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Scientists say song lyrics are getting angrier over time

But which came first: the sad, angry music or the bummer cultural zeitgeist?

Donald Bell/CNET

Feeling bummed? It should be easier than ever for you to find pop songs that match your dark mood.

A scientific analysis of pop music over the past 65 years found song lyrics have become "sadder" and "angrier." Especially angrier. 

A professor and grad student from Michigan's Lawrence Technological University analyzed the lyrics of more than 6,000 songs that made it onto the Billboard Hot 100 between 1951 and 2016. Billboard charts are often used to identify trends and preferences of both artists and fans.

Computer science Professor Lior Shamir and computer scientist Kathleen Napier turned to a program that analyzed the sentiment of songs' lyrics, looking for words or phrases it can associate with feelings. So, for example, sadness dominates the line "Turn around, even now and then I get a little bit lonely and you're never coming 'round," from Total Eclipse of the Heart by Bonnie Tyler. 

The team's analysis includes terms like "Pearson correlation coefficients" that aren't exactly music to my ears. But the bottom line, according to the research, is that anger, disgust, fear, sadness, tentativeness and conscientiousness have increased over time, while joy, analytics, confidence and openness have declined. The study was published in the Journal of Popular Music Studies.

No more 'Happy happy, joy joy'

The study also found pop lyrics expressed more fear during the mid '80s, and the fear decreased sharply in 1988 (which, for you history buffs who might be looking to speculate about the connection between lyrics and the cultural zeitgeist, is just before the Berlin Wall fell, ending the Cold War). Fearful lyrics surged again in 1998 and 1999, with a sharp decrease in 2000 (Y2K anyone?).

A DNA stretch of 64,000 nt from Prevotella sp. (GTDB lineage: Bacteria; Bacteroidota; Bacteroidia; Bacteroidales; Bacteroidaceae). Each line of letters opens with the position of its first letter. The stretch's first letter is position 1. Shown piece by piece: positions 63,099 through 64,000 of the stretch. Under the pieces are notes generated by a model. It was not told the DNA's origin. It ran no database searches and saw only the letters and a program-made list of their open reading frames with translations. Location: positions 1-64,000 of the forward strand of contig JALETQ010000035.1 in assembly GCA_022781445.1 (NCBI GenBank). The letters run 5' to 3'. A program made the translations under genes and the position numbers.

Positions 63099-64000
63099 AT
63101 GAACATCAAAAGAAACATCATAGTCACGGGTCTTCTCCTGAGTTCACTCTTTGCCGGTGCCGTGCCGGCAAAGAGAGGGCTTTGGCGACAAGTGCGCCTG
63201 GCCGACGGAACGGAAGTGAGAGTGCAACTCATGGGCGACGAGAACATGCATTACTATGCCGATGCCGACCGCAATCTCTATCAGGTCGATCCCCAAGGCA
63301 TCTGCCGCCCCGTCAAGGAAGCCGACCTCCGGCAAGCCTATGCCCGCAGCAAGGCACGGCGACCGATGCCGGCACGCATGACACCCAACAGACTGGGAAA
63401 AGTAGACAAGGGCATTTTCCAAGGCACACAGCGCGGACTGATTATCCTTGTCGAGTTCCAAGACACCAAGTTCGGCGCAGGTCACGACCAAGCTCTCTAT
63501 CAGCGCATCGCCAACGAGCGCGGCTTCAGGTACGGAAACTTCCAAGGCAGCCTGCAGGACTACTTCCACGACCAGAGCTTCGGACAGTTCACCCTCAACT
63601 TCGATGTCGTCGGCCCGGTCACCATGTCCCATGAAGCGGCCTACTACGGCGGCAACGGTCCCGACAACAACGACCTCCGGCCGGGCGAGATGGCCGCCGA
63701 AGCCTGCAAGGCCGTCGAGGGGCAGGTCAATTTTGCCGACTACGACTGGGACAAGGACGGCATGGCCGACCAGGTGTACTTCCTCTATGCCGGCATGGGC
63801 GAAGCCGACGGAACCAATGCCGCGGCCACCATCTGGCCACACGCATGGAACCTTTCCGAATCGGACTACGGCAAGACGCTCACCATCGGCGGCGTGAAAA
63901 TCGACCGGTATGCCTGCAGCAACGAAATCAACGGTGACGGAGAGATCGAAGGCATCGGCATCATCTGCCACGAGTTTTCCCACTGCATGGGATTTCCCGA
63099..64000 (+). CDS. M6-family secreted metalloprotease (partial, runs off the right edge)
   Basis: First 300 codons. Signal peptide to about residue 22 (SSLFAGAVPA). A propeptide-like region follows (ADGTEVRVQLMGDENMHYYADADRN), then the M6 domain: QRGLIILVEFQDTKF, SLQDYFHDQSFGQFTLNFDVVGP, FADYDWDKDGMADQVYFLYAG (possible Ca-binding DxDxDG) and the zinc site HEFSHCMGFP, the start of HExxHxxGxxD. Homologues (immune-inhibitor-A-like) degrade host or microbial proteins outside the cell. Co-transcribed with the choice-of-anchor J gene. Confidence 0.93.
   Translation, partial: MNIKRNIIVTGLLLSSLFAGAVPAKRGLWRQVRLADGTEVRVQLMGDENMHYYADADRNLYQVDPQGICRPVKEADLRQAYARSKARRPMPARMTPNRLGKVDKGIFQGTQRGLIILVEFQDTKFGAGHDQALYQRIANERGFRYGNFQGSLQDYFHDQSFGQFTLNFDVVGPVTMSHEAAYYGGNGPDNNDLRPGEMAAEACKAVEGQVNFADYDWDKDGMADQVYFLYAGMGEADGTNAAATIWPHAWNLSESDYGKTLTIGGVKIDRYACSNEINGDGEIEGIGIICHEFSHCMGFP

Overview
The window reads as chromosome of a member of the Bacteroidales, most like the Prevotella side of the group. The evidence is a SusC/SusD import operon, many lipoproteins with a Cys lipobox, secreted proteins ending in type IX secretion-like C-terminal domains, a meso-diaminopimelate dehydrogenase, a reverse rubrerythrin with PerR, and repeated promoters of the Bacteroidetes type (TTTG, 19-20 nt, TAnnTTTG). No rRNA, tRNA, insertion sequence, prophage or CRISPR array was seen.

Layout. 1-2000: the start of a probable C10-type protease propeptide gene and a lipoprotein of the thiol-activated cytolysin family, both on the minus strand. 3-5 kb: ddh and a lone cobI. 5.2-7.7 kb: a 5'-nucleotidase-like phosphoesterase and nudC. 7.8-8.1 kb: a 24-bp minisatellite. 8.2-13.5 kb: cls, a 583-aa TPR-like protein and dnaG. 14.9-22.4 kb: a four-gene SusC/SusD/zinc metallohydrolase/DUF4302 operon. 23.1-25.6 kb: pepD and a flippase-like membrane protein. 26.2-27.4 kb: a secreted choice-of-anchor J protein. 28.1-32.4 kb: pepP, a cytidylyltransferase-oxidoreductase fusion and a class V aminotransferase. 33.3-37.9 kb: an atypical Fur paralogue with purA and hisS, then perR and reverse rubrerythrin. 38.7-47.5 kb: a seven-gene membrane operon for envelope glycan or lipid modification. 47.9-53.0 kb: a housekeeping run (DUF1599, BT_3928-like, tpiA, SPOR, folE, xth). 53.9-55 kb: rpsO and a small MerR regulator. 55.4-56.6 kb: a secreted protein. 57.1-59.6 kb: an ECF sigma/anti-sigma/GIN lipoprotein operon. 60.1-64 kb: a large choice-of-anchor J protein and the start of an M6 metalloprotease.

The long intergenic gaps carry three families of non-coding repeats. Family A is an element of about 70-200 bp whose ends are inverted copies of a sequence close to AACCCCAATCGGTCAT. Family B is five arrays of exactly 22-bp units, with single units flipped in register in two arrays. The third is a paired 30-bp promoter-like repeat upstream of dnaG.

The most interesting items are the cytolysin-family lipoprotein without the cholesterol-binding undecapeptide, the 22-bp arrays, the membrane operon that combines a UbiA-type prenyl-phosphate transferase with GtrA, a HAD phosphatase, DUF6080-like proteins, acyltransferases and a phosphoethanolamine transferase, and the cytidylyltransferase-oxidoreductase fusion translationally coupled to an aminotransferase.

Songs with the highest anger scores include Pink Floyd's Another Brick in the Wall from 1980, Tina Turner's 1985 song Better Be Good To Me and Ne-Yo's When You're Mad from 2006.  

Don't blame the musicians for all the pouty faces though.

"The change in lyrics' sentiments does not necessarily reflect what the musicians and songwriters wanted to express, but is more related to what music consumers wanted to listen to in each year," Shamir says.

And that, of course, like fashion, varies with the times. People listened to music in the 1950s largely for fun and entertainment, so lyrics tended to express more joy and less anger, Shamir points out. During the mid to late 1960s and early 1970s music became a tool for social activism, so it makes sense those lyrics would reflect anger and disgust.

For their research, Shamir and Napier used Tone Analyzer, a computational linguistic tool developed for IBM's Watson question-answering computer system. Watson, by the way, kicked off fears of robots taking all our jobs when it beat human opponents on the TV quiz show Jeopardy in 2011. Has anyone written a song about that yet?

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